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Why Your Online Store Needs Omnichannel Marketing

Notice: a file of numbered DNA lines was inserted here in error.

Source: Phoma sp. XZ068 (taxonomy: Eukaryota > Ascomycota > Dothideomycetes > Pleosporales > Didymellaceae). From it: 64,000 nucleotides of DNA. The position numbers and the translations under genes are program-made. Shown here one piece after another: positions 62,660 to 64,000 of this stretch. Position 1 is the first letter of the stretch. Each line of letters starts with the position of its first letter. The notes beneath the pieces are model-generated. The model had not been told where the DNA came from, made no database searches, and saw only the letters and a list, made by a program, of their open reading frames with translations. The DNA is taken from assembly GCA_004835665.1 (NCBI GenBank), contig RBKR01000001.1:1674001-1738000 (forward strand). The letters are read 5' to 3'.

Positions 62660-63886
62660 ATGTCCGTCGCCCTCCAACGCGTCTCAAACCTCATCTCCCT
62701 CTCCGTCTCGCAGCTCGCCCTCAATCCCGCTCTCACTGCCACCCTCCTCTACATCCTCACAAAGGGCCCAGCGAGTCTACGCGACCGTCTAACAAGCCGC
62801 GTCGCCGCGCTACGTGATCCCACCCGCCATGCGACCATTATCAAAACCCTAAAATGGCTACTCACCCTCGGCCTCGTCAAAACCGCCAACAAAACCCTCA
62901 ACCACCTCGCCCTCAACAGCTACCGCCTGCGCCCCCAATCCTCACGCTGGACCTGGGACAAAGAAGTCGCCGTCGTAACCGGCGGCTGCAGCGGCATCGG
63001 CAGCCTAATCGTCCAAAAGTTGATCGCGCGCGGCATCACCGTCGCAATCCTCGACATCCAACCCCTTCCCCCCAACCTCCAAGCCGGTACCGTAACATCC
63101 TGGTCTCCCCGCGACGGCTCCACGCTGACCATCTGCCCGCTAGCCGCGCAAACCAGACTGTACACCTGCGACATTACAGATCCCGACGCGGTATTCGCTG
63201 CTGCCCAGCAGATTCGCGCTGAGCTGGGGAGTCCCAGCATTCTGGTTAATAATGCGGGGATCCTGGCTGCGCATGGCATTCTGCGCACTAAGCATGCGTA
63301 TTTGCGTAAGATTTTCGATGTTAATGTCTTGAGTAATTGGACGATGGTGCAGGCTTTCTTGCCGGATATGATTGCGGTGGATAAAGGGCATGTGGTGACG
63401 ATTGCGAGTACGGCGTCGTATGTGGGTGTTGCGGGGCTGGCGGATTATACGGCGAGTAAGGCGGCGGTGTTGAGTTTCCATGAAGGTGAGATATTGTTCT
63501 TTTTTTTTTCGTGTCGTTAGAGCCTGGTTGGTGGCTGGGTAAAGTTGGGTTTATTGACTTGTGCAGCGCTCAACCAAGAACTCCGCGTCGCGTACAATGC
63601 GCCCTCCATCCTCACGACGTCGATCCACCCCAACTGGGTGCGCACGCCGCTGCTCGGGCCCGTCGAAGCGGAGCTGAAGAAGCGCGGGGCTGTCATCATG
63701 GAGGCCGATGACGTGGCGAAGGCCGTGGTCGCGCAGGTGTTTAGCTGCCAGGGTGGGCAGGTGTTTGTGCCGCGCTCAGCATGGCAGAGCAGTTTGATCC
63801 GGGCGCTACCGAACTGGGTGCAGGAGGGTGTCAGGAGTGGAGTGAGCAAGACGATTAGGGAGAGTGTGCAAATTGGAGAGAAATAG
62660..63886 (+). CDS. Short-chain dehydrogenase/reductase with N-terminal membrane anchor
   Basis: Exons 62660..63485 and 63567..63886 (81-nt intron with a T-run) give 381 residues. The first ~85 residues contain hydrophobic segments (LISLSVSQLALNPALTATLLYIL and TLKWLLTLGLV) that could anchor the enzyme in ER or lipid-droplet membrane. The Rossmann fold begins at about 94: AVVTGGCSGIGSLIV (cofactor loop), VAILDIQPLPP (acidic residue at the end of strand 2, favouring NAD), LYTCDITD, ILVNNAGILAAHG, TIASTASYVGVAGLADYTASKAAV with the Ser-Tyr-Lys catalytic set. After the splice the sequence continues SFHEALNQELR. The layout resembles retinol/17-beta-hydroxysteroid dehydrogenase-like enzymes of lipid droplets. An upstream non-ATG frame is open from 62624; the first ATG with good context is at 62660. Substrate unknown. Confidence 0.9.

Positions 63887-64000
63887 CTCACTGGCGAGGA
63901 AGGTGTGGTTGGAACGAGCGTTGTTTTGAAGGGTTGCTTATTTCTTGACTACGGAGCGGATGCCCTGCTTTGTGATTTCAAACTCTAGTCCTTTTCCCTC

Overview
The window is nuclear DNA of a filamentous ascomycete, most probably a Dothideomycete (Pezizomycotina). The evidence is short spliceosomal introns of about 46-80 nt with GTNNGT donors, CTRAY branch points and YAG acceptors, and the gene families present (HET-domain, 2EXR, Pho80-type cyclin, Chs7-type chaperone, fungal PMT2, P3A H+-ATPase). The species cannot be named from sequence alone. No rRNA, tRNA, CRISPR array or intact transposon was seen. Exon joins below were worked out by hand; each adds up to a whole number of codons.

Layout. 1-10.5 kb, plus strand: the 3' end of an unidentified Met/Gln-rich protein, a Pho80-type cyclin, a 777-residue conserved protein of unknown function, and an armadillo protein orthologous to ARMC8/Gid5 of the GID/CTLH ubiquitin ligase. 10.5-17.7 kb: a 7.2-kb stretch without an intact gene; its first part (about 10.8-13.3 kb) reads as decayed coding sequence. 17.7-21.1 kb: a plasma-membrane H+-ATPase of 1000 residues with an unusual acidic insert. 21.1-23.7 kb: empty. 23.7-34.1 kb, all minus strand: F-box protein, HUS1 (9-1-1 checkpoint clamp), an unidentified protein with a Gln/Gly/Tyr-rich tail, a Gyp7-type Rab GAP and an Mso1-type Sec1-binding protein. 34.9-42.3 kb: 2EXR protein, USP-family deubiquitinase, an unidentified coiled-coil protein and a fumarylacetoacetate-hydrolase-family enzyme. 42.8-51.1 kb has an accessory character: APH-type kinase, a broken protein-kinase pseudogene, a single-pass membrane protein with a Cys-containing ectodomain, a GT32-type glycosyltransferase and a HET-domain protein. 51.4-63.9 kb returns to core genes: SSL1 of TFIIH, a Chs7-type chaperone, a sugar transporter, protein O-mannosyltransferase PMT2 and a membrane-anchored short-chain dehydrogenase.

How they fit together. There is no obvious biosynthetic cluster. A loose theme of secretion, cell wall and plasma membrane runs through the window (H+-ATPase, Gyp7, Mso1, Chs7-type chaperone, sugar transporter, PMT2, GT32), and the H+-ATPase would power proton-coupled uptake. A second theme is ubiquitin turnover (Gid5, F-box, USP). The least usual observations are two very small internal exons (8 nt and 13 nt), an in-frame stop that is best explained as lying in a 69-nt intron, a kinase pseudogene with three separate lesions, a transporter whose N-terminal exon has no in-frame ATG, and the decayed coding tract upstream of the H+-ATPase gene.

The post Why Your Online Store Needs Omnichannel Marketing appeared first on HostGator Blog . Your online store is up and running. You’ve got a blog, an email list, and social media accounts on the platforms where your ideal customers spend the most time. You’re marketing your store through lots of channels, but are you coordinating those efforts or missing opportunities? Omnichannel marketing can help you connect all your marketing pathways for better results. Here’s a primer on what omnichannel marketing is, how it can help you grow your business, and how to begin. What Is Omnichannel Marketing? Despite the “omni” in the name, omnichannel doesn’t (and shouldn’t) mean marketing in every channel in existence. And it’s not the same thing as multichannel marketing, which is—you guessed it—marketing in multiple channels. Instead, omnichannel marketing creates a single, holistic view of customer behavior by collecting and analyzing data across channels to create customized offers and consistent customer experiences in every channel where they encounter your business. For businesses, the benefits are more and better data for more effective promotions, more conversions, and a greater likelihood of attracting the kinds of shoppers who make more purchases. SAS found that consumers who shop in more than one channel spend “ three to four times more than single-channel customers do .”     Imagining Omnichannel Marketing Here’s a simple way to think of the omnichannel approach to building customer relationships. Let’s say the owner of your favorite restaurant knows your name, your favorite table, and your partner’s favorite dessert order. When you see her in your neighborhood, she always says hi and asks how you’re doing. That’s roughly analogous to an omnichannel customer experience—the restaurant owner always recognizes you and keeps up with how you’re doing and what you like, even when she’s not actively trying to sell you dinner. You’re probably going to dine at her place often and enjoy it. But what if she only sometimes gave you a warm welcome at the restaurant and didn’t recognize you at other times, or made it weird at the grocery store by telling you about her restaurant like you’d never been there? How likely would you be to dine at her restaurant again? That’s the kind of awkwardness and lost business that omnichannel marketing can help avoid. Think about how your marketing channels work together and where you can improve.   How Can You Make Your Marketing Omnichannel? The first step is to gather all your data in one place, or as few places as possible, so you can get a good view of how people find your store and shop there. Using the same payment service provider across all your sales channels—web, social media, in-store—can go a long way toward setting up your omnichannel marketing situation. That’s because payment providers (like Square) collect data you can use in your marketing efforts. This omnichannel sales data can help you get started by providing the same types of data in the same format so you can easily track customers’ purchase behaviors in each channel. It can also streamline your loyalty program so customers can earn and use points online and in-store if you have brick-and-mortar or pop-up locations. Once you’ve got your sales data centralized, check in on your web and social media analytics. Google Analytics is the best-known tool for website traffic analysis , and you can use it to analyze your email and social media data, too. To keep things simple, you can use a WordPress plugin like MonsterInsights to bring your Google Analytics data into your WP dashboard . You can also use the Google Analytics tracking code for your site in your marketing emails. For example, Constant Contact walks its users through the process of adding the code , checking links for known issues, and gathering data from email campaigns to see who’s opening your emails, what they click, and what they buy. Google Analytics can track your social media traffic, too. Neil Patel’s walkthrough of Google Analytics’ social media reports is filled with details you can apply to your omnichannel marketing program. Maybe the most important thing is that Google Analytics can report on conversions sorted by your goals. And it breaks down conversions into last-interaction and assisted categories, so you can see whether a particular visitor from social media to your site bought during that visit or later on. With all of this traffic data and your sales data, you’ll have a better map of how all your channels work together (or don’t yet) to bring customers to your social media channels, your email list, and your store, and what those customers do along the way. Then it’s time to start refining and testing your efforts so that the journey from potential customer to loyal customer is as easy as possible. For example, you can use your data to improve your customer segmentation for more highly targeted and specific email and social media campaigns. You can also use this data to create more effective retargeting ads —another way to ensure that your customers and site visitors see the things that interest them and make them want to return to your store.   The Omnichannel Marketing Takeaway Discussions about digital marketing and data analytics can get very detailed and technical. If you’re interested in going down that path, there’s a world of information online for you. If you’d rather keep things simple, here’s the takeaway: Omnichannel marketing uses data from all your channels to show you where your customers go and what they do so you can get to know them and keep up with them. Omnichannel marketing uses data from all your channels to make your customers feel recognized and welcome through personalized and targeted email, social media, and other campaigns. Omnichannel marketing tools that collect and analyze your data are inexpensive or free. With good data and and a carefully thought-out omnichannel approach, you can give your customers what they want, earn their loyalty, and grow your business. Find the post on the HostGator Blog Continue reading